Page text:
Action Dog Photography

Tips on taking action photos of your dog.

31/05/2013 - 00:00

If you're a photographer with a dog, you have a perfect opportunity to try your hand at action photography while out walking your companion.

out with dogMany dog owners photograph their beloved pets, but many of these are static shots, so here are a few tips to bring some drama to your pet photos. If you don't own a dog, you could even make a few quid photographing someone else's who may love an action-style photo to add to their family album.

The technique is fairly easy to set up, but can take a few trials to master.

What you're going to do is get the dog to run towards you and photograph it in motion.

Go with a partner or friend who can assist by holding the dog at a good distance from you. At the moment when you're ready they will let the dog go and you will take a photo when it reaches a specific point close to you.

To get the dog to run in your direction either shout it, ask the assistant to throw a stick towards you (good aim needed!) or ask another helper standing near or behind you to shout the dog.

Before you start you will need to set the camera to the correct exposure. Move close to the dog and take a reading with it filling the frame first. Make sure this exposure reading is set either manually if available or using exposure lock or compensation when the camera is in auto. Most modern cameras will do a good job on auto though so you may not want to be concerned with such efforts.

The important thing is to make sure the shutter speed is fast enough to freeze the dog in its tracks. A speed of 1/250sec or above will be needed depending on the speed of the dog. In dull conditions you may need to increase the ISO to achieve this kind of shutter speed.

Now move into the position, making sure the background is de-cluttered. Your camera may be able to focus quickly on a moving subject, but when it's coming towards you it gets harder for most cameras to keep up. If yours struggles it will be better to pre-set the focus on the ground at a point where you want the dog to be when you take the photo. This can be done with focus lock or by switching to manual. You then need good trigger response to be sure you press at the moment the dog reaches that point.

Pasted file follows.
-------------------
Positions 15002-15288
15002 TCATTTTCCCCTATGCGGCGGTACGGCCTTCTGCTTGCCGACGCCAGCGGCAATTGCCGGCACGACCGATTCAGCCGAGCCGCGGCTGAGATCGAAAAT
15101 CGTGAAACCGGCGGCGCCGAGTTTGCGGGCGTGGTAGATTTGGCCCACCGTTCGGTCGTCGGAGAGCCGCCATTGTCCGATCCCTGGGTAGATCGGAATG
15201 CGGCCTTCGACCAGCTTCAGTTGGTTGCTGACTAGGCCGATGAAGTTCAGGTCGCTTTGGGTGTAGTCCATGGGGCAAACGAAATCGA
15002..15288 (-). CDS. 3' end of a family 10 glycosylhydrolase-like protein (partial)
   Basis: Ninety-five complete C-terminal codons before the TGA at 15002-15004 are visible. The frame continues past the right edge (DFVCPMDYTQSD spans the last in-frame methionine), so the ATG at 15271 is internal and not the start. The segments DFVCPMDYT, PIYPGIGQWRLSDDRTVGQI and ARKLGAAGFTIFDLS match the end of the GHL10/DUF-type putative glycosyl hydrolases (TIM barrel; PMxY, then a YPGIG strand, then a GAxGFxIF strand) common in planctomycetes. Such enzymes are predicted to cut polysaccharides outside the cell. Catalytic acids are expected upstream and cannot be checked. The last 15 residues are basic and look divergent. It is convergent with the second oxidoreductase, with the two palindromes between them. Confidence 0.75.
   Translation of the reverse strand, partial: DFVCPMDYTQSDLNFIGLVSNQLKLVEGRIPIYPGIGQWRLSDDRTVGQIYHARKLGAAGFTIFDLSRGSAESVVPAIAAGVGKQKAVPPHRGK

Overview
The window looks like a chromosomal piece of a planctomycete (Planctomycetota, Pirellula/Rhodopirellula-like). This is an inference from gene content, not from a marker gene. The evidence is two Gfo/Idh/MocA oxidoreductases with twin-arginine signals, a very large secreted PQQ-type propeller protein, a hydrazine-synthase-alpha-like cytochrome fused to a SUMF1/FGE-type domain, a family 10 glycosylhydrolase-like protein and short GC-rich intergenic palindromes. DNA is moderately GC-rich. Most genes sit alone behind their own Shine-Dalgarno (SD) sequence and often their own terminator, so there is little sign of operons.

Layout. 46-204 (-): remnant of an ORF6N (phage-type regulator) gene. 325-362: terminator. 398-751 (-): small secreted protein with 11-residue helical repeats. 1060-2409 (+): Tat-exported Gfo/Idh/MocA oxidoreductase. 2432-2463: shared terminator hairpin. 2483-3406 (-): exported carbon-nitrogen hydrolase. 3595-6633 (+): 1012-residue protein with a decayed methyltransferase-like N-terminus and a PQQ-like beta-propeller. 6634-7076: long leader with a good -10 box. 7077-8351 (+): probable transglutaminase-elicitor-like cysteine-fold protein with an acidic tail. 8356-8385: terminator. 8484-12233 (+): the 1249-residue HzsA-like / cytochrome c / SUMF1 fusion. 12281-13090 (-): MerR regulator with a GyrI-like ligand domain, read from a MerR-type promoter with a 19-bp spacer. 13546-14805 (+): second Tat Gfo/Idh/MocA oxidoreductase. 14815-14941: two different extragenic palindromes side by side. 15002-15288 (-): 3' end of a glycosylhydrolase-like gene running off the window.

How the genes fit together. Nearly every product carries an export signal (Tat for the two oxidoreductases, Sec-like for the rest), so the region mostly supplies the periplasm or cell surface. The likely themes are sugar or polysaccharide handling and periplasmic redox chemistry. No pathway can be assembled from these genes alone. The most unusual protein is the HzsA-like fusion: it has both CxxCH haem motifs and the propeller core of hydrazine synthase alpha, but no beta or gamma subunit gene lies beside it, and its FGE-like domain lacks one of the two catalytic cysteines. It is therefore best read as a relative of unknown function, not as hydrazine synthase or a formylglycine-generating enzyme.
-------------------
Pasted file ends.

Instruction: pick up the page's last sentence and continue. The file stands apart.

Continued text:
With exposure and focus set you're ready to go. Ask your assistant to let the dog go and brace yourself.

too low action photoShooting from lower to the ground will give a better viewpoint, so either kneel, lay down or hold the camera at a low position. But don't go too low or the foreground grass may obstruct as seen in the shot to the right.

When the dog reaches the correct distance, press the shutter button. Those with cameras with good focus speed can set focus tracking so the system will keep the point of focus on the dog and adjust as it comes closer.

If you set the camera to continuous frame shooting you can take a sequence of shots as the dog reaches the optimum point and goes beyond. You can then select the winning photo from your sequence.

nearly missed actionIf the dog is going to be running past you make sure you judge speed and pan quickly enough or you'll miss the shot as the dog runs out of frame, like our result to the right.

At this point you'll be seeing good results or will need to re-run the task. It may not be long before your dog starts to tire. One reason why it's not a good idea to try the shoot at the end of a walk! Equally the dog may become wise to what's going on and stop playing. You will know your dog best and can shoot according to its temperament.

Below is my best attempt at a recent action shoot in Monsal Dale in Derbyshire with friends. I asked one friend to stand at a distance with the dog, and her partner stood to my right and shouted the dog when she let go. We'd already covered a few miles so he was getting a bit tired, and after several reruns his tongue was out which you can see on the shots above.

dog in action photo
This is the best position where both front paws are high in the air so the overall posture is good. Getting the dog on the down step doesn't look as dramatic.

The shutter speed was 1/2000sec which has really frozen the action. To allow this speed I needed to be at ISO1000 and had a wide aperture of f/4.5.

Let's see your attempts at dog action photography in the Pentax User Gallery.


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